Columbus Park


Tuesday, February 5, 2019
No. 9

Announcement coincides with Lunar New Year celebrations around the city

In commemoration of the Lunar New Year, and in partnership with the Chinese Consolidated Benevolent Association (CCBA) and City Council Member Margaret Chin, the City will make permanent the statue of early 20th-century revolutionary figure and founder of the Republic of China Dr. Sun Yat-sen. The bronze full-standing statue has been displayed as a provisional public artwork in the north plaza of Columbus Park in Chinatown since November 2011, and pending full approval by the Public Design Commission (PDC), will remain there. In addition to making the statue a permanent fixture in the park, the City will, in the coming months, move to officially name the park’s northern plaza for Dr. Sun Yat-sen.

“It is long past time for us to recognize the heroes that represent the true diversity and vibrancy of our City,” said Mayor Bill de Blasio. “By moving to honor Dr. Sun Yat-sen with a permanent monument, we are also honoring the many Chinese-Americans who call Chinatown, and New York City, home.”

"By making the statue of Dr. Sun Yat-sen permanent, we are sending a clear message that Chinese American history matters," said Council Member Margaret S. Chin. "Dr. Sun Yat-sen was a transformational figure in Chinese history, and is considered to be the founding father of the Republic of China. Here in Chinatown he gave a famous speech to the Chinese Consolidated Benevolent Association (CCBA). The CCBA was among the organizations which provided financial and moral support to Dr. Sun Yat-sen's efforts on the China mainland. I want to thank the Mayor and Parks for their recognition of the importance of a figure of Dr. Sun Yat-sen to both the Chinese American community and to the City of New York."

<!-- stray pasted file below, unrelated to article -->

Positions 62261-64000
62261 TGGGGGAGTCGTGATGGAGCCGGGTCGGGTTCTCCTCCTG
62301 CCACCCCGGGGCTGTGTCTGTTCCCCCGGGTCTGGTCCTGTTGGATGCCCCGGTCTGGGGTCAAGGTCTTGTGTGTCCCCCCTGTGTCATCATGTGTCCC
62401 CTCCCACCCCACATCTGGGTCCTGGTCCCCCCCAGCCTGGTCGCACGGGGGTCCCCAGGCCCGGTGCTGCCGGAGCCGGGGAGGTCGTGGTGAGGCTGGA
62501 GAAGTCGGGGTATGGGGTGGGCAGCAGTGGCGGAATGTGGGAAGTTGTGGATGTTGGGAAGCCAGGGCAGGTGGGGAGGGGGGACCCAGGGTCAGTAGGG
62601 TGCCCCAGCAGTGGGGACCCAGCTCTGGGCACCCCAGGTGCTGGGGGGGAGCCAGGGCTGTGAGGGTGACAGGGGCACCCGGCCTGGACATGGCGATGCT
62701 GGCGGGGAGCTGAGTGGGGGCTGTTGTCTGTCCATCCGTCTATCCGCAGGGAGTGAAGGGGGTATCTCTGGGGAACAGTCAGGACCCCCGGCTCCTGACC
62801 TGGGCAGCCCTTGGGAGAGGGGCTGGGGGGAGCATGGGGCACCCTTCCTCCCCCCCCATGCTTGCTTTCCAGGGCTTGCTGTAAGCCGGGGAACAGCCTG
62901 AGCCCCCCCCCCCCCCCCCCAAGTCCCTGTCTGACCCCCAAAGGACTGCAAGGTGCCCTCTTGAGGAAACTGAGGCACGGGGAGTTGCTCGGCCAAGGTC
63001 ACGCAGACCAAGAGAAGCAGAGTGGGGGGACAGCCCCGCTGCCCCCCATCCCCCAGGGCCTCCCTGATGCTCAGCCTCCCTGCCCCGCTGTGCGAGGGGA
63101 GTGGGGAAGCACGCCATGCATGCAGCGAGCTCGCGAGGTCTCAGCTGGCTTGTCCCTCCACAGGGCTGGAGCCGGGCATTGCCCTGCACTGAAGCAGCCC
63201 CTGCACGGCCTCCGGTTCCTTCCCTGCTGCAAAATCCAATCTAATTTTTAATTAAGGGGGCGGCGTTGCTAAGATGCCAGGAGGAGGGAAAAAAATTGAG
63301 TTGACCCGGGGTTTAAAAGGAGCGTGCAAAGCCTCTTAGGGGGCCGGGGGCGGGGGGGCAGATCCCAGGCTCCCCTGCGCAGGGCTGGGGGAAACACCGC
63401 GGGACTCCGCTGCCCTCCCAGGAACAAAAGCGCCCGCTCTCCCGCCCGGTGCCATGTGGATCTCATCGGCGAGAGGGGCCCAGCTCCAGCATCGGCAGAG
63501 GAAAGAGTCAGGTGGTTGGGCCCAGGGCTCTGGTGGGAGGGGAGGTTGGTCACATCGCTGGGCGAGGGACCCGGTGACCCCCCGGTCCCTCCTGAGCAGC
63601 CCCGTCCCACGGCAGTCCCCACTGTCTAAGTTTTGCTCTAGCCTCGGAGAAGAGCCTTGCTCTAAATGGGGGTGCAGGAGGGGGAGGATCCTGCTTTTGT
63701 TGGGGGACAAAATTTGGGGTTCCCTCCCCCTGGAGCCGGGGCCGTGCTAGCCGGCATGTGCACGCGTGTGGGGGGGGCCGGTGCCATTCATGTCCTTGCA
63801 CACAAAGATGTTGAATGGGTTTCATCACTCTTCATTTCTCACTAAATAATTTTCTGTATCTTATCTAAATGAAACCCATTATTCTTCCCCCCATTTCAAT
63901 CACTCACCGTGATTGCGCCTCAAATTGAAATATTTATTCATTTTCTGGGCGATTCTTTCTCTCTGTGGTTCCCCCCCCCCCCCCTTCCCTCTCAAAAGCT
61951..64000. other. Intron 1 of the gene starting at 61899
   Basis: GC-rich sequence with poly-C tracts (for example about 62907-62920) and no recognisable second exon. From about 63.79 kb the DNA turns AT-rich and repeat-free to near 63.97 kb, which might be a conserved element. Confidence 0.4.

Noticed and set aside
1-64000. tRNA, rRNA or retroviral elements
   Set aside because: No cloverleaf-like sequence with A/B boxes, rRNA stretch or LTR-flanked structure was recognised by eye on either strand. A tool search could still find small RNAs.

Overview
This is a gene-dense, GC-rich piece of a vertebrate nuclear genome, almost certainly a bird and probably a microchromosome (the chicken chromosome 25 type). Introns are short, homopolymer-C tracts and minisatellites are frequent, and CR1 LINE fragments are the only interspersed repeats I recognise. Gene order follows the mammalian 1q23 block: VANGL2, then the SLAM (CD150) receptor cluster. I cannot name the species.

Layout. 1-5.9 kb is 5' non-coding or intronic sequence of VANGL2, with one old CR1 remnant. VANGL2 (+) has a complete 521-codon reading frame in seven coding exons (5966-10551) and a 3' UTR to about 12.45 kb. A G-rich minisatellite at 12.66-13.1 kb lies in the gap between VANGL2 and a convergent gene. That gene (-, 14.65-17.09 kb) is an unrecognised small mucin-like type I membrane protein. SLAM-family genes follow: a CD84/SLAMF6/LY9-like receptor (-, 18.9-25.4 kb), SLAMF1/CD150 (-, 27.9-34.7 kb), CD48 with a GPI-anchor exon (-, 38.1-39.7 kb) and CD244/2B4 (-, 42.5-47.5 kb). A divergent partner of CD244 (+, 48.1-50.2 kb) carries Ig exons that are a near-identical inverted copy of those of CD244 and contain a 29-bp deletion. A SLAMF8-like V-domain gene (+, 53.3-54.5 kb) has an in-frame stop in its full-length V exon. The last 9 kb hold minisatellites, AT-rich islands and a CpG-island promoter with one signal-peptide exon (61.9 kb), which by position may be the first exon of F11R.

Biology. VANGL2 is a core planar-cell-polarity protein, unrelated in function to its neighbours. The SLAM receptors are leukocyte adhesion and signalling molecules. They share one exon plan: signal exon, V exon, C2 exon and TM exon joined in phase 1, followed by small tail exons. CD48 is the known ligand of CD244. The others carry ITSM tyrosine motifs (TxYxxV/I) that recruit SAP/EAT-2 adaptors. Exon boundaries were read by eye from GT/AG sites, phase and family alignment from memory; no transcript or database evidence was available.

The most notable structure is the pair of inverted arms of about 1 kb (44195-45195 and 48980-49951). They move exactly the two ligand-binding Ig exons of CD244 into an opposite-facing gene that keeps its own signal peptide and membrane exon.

“We have proudly displayed the statue of Dr. Sun Yat-sen in Columbus Park for nearly a decade, and it is an honor to make it a permanent part of our monuments collection,” said NYC Parks Commissioner Mitchell J. Silver, FACIP. “Later this year, we will continue to celebrate the City’s Chinese community by officially renaming the park’s north plaza for this profound leader.”

“This is a wonderful way to kick off the Lunar New Year and a wonderful tribute to Dr. Sun Yat-sen. I strongly believe that New York’s greatest strength is its diversity, something that should be reflected in our art and public spaces. I am proud of the Council’s role in advocating for permanent recognition of Dr. Sun Yat-sen, and thank Council Member Margaret Chin for her leadership,” said Council Speaker Corey Johnson.

“Diversity is our greatest strength – that needs to be reflected in every part of our city, including public art,” said Comptroller Stringer. “Today’s announcement means that thousands more Chinese New Yorkers will see themselves, their heritage and history in their city. Representation matters – and on Lunar New Year, this is such a welcome step forward.”

“Dr. Sun Yat-sen was a hero and symbol of leadership for millions of people around the world and here in New York. Making this statue permanent is a fitting tribute to the many Chinese Americans who have make such extraordinary contributions to the life of New York,” said State Senator Brian Kavanagh, who represents Chinatown in Manhattan. "I congratulate the Chinese Consolidated Benevolent Association and the many organizations and individuals in the Chinese American community who have advocated for this, and I thank Mayor Bill de Blasio for his role in getting it done.”